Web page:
Tylers Green will be without a regular vicar for some time following the retirement of the vicar of St Margaret’s, the Rev Michael Hall, in April. A spokesman for the Wycombe Deanery said retirements and departures were due in a number of Wycombe area churches, as well as neighbouring parishes, in the next couple of years so the church would use the opportunity to review the overall position and listen to the views of parishioners.

An interregnum – an interval between the departure of one person and the arrival of another – is usual in the church once a vicar leaves a parish. The Deanery spokesman said that over the years the make-up of parishes in and around the Wycombe area had changed and populations had shifted. Some churches were now busier than others so the time seemed right to review the general position.

Both the Rev Nigel Stowe, the vicar of Penn Street and Holmer Green; and the Rev Carol Williams, the vicar of Penn (both areas are not in the Wycombe Deanery) are due to leave in about two years due to retirement and end of contract respectively. If any changes to personnel or church boundaries are to be considered it could therefore be a number of years before the Bishop of Oxford makes a final decision.

In the meantime a locum is likely to oversee church affairs at St Margaret’s following the Rev Hall’s retirement to Cornwall with his wife Joyce. He had been vicar at St Margaret’s for nearly 20 years and during his tenure he oversaw the extension and modernisation of the Parish Rooms.

Never one to shirk controversy, he and his parochial church council fought strong campaigns against the ordination of women and the liberalisation of homosexuality issues. In 1996 St Margaret’s applied for oversight by a “flying” bishop because of its opposition to women priests; and in 1998 the Rev Hall and the PCC told the Archbishop of Canterbury that St Margaret’s no longer accepted the authority of the Bishop of Oxford as its diocesan bishop because of the bishop’s “liberal statements”. St Margaret’s has refused to pay its quota payments – the amount a parish pays to the diocese to cover costs such as salaries and administration – for a number of years. There have also been legal battles highlighted in the national press and some lively exchanges with village organisations, including Chepping Wycombe Parish Council and the Residents’ Association. The congregation has also raised many hundreds of pounds for various overseas missions during the Rev Hall’s tenure .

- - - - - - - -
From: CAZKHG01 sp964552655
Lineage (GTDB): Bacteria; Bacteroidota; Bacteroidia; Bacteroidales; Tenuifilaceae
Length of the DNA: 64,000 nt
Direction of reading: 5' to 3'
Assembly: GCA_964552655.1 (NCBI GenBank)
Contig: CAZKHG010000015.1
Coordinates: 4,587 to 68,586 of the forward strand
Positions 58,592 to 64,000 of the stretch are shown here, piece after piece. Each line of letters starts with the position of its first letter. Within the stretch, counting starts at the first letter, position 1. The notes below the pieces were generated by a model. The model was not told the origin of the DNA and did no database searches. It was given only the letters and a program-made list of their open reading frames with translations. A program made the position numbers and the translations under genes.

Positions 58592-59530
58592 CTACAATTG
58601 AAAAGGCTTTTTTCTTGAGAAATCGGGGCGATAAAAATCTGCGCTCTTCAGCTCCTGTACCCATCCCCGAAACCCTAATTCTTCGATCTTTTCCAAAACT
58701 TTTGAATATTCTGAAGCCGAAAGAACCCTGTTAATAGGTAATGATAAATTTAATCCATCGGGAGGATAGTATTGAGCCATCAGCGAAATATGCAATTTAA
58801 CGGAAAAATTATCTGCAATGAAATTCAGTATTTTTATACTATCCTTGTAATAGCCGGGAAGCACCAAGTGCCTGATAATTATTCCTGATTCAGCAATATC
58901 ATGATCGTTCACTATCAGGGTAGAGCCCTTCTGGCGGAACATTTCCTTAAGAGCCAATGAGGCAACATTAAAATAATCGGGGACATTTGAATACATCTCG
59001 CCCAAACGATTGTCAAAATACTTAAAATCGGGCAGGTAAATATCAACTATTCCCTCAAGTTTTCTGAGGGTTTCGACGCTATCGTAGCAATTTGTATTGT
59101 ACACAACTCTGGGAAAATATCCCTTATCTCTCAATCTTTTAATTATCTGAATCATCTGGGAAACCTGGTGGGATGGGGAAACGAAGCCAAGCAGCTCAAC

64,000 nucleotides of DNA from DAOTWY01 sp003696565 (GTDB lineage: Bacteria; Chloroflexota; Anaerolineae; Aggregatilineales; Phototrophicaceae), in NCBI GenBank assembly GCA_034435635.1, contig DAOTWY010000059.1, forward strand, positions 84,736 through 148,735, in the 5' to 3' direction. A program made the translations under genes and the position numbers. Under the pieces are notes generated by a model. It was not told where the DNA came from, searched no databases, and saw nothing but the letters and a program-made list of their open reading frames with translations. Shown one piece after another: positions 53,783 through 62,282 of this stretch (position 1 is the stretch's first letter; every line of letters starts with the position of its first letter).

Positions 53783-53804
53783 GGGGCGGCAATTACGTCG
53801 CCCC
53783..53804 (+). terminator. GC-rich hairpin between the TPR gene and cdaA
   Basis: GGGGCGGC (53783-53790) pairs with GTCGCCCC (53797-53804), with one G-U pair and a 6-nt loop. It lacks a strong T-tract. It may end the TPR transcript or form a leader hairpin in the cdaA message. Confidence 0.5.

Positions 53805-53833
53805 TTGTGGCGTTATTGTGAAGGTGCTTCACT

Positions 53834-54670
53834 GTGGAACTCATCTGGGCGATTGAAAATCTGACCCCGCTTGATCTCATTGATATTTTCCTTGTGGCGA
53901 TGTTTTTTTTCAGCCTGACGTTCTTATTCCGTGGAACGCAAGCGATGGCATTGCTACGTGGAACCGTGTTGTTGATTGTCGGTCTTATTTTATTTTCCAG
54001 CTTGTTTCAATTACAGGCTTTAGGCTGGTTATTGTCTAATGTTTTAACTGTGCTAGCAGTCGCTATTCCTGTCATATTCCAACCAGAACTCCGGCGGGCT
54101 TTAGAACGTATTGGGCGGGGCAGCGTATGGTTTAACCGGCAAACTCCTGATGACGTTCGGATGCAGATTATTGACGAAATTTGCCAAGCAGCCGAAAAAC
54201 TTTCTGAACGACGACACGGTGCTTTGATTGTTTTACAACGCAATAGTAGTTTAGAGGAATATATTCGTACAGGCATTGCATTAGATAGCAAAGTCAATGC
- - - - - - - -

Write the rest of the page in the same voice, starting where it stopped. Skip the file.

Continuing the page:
Village Voice 78, April/May 2000


Rev. Mike Bisset, (2003-2022)

Mike Bisset has lived in the village since his appointment as Vicar to Holy Trinity & St Margaret’s Churches in 2003) and now 19 years later; we must say Goodbye as he retires. Mike has been an enthusiastic contributor to) and supporter of community life.

Tell us a bit about your early life
I was born in West London and grew up there very happily with my parents and sister. After A levels I would have studied Physics and Sheffield, but decided that I had had enough of education and wanted to earn some money. So I joined the Ministry of Defence as a Civil Servant and commenced my career working in various London Offices. I enjoyed my time in the MoD and worked with some excellent people and loved working in London. I met and married my wife Alison and we moved to Harrow where we stayed for 18 very happy years as our family grew. God, however, had plans for me and after 22 years in the Ministry of Defence, three years at Theological College and four years as a curate in Ickenham, Ali and I and our three teenage children arrived in the Vicarage in Penn in July 2003. Our two sons, Chris and James, started at Dr Challoner’s Boys School and our daughter, Suzy, at Dr Challoner’s Girls school in the September.

Clerical attire